JIJIGA, Ethiopia (Reuters) - A rebel group’s claims to have captured seven towns and killed 1,000 soldiers in fierce fighting in Ethiopia’s oil-producing Ogaden region are almost certainly exaggerated, foreign aid workers in the region say.
Ethiopia’s Ogaden National Liberation Front (ONLF) staged bold raids on government positions last month and aid workers say several hundred people were probably killed on both sides.
But while the guerrillas are capable of causing instability in the vast Somali region, which includes the Ogaden and accounts for one-fifth of the country’s landmass, experts say they cannot hold territory.
“They attacked more than twenty places,” one aid worker, who asked not to be identified, told Reuters in Jijiga, the regional capital. “But they only managed to take one town, not seven.”
A culture of secrecy and suspicion has surrounded the volatile Ogaden region ever since the ONLF overran a Chinese oilfield in 2007 and killed 74 people.
Now that foreign firms including Malaysia’s Petronas
and Vancouver-based Africa Oil Corporation are back at work in the region, some are wondering whether the investment will be worth the risk.
Ethiopia is offering up to 14 more exploration permits over the next three years, and the government is keen to make sure the guerrillas do not attack again.
The rebels routinely warn oil companies to stay away.
“The people of Ogaden want to have their mineral wealth developed, but not if it will be used to subjugate them further, which will be the case if the regime attains this wealth,” Abdirahman Mahdi, the ONLF’s foreign secretary, told Reuters.
Most analysts say the group has no chance of overthrowing the government.
“In the Somali region they can carry out hit-and-run assaults on government sites as well as on outposts of foreign entities, like Chinese energy explorers,” Mark Schroeder, an Africa analyst with Stratfor, told Reuters.
“But they cannot hold large stretches of territory.”
“STRUGGLE FOR SELF-DETERMINATION”
Journalists are not allowed to travel in Ogaden without an escort and have been arrested and expelled from the country for doing so. Reuters went to the Ogaden with the U.S. ambassador to the U.N.’s food agencies, Ertharin Cousin.
In heavily-protected Jijiga, soldiers patrol a nervous population. Foreign aid staff return to protected compounds before a 9 p.m. curfew. Cafes and bars have been attacked with grenades.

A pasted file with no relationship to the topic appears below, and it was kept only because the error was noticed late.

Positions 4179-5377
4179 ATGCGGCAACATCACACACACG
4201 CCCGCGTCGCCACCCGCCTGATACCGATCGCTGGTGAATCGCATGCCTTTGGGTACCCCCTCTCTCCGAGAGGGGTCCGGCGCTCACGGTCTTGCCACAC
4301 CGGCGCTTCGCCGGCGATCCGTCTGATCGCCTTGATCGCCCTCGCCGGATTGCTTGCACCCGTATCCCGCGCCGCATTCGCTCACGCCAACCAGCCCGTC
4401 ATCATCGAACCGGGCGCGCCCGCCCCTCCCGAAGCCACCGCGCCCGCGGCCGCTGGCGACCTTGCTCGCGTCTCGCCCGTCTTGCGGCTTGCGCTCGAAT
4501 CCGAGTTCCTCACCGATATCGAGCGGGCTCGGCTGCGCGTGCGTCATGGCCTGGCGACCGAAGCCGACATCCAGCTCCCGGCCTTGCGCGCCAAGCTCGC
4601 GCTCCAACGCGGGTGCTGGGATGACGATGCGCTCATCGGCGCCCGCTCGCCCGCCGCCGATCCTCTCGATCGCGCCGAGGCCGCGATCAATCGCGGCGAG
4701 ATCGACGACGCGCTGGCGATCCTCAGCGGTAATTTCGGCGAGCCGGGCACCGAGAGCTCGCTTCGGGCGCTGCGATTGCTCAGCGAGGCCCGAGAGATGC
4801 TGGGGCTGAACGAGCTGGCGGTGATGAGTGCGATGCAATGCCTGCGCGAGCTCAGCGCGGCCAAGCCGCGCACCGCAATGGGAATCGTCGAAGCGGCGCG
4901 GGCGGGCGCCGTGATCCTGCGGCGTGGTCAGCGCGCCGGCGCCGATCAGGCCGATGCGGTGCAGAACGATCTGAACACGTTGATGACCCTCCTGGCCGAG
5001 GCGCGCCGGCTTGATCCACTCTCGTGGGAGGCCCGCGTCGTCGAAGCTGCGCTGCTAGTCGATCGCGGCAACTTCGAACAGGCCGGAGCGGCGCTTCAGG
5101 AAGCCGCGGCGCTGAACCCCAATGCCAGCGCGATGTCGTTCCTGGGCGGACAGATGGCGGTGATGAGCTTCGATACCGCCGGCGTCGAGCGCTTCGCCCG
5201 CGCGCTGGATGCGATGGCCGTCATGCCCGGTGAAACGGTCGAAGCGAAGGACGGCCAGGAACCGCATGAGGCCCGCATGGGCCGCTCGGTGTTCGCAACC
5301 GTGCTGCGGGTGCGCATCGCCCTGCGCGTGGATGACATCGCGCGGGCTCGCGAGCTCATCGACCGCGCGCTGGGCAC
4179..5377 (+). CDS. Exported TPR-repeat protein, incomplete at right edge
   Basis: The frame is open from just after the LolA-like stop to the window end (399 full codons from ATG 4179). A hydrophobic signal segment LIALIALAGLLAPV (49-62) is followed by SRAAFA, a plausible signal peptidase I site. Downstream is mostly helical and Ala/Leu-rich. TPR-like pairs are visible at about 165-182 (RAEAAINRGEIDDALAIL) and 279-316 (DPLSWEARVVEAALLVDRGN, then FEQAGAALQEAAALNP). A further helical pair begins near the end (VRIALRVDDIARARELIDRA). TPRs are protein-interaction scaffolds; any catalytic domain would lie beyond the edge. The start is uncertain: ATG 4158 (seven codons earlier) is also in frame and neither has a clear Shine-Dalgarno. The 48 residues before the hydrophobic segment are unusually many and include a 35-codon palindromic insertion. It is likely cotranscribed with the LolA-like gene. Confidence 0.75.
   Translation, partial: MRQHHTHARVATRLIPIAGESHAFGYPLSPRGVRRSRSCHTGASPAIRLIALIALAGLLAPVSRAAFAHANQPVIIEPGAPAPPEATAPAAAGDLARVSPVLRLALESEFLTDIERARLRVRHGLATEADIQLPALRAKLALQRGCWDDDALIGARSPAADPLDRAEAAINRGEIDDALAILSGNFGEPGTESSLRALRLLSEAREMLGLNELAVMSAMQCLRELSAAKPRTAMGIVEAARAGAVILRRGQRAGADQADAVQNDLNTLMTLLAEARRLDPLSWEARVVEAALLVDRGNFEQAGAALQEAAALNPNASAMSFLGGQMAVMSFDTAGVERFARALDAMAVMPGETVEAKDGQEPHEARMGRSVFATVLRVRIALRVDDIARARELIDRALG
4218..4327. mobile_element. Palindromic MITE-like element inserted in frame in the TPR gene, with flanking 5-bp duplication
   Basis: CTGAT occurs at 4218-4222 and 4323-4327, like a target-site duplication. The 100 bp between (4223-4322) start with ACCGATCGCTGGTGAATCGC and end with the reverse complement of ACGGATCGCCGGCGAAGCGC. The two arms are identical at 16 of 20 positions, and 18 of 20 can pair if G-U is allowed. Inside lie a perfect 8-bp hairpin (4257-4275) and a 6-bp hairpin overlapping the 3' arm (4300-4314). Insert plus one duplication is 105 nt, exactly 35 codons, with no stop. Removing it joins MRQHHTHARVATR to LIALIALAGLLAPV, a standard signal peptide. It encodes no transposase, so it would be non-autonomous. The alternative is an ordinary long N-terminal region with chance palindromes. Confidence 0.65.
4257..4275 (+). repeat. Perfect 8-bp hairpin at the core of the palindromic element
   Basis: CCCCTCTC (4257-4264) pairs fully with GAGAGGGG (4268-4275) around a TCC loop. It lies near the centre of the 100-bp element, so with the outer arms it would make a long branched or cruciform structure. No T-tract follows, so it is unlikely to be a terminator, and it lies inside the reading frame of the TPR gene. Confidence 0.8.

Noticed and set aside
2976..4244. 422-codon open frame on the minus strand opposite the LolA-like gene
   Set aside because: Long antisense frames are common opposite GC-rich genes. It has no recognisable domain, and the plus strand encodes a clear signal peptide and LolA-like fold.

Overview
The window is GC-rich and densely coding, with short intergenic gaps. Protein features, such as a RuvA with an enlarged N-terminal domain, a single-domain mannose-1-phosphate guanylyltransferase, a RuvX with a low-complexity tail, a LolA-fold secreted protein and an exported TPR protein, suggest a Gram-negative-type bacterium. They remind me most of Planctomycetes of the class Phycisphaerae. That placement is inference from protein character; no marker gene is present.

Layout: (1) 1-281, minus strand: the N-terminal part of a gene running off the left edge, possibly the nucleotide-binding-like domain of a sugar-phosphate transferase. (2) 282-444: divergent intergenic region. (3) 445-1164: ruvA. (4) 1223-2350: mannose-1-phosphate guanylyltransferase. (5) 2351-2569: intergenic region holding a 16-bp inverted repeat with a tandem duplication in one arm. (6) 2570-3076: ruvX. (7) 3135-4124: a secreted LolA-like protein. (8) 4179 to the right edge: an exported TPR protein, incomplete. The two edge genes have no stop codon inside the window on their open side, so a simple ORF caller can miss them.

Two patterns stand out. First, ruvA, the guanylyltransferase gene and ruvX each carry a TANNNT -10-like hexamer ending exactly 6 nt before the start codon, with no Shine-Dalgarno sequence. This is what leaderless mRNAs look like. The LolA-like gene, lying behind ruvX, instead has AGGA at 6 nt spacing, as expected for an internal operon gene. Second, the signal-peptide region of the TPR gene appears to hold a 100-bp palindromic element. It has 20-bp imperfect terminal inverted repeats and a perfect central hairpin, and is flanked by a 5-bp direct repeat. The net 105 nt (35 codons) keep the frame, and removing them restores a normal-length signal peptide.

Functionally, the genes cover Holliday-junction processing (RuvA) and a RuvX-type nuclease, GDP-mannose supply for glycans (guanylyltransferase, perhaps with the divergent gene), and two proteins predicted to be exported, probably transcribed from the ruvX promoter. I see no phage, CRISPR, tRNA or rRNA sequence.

The region borders chaotic Somalia. The part known as the Ogaden after the region’s largest clan is the centre of conflict between the ONLF and government soldiers and militias.
Mahdi, who rarely speaks to the media, told Reuters the rebels wanted a referendum on independence for the region’s Muslim, ethnic Somali people. And he dismissed claims the ONLF was helping Somalia’s Islamist al Shabaab rebels, who are waging a violent war against that country’s U.N.-backed government.
“The ONLF, as a matter of policy and principle, does not and will not collaborate with extremist organisations,” he said. “This is a struggle for self-determination.”
Analysts say that, along with its potential mineral wealth, the desert region’s location between Somalia and Addis Ababa makes the Ethiopian government determined to hold on to it after a long history of hostilities with its neighbour.
The government says the ONLF has no popular support and is funded by rival Eritrea in an attempt to destabilise Ethiopia.
Bereket Simon, the Ethiopian government’s head of information, told Reuters the rebels had regrouped since 2007, but called November’s attacks a “last desperate act”.
Locals said the rebels were believed to be planning more assaults.
The rebels and the government routinely accuse each other of terrorising the local population, burning villages and murdering and raping civilians.
The ONLF accuses government forces of stopping food aid and commercial supplies from reaching their strongholds, putting thousands of drought-affliced civilians at risk of starvation.
Ambassador Cousin’s visit was carefully managed by the United Nations and the Ethiopian government. Her convoy rarely left main roads, and she said saw no evidence of the ONLF charges.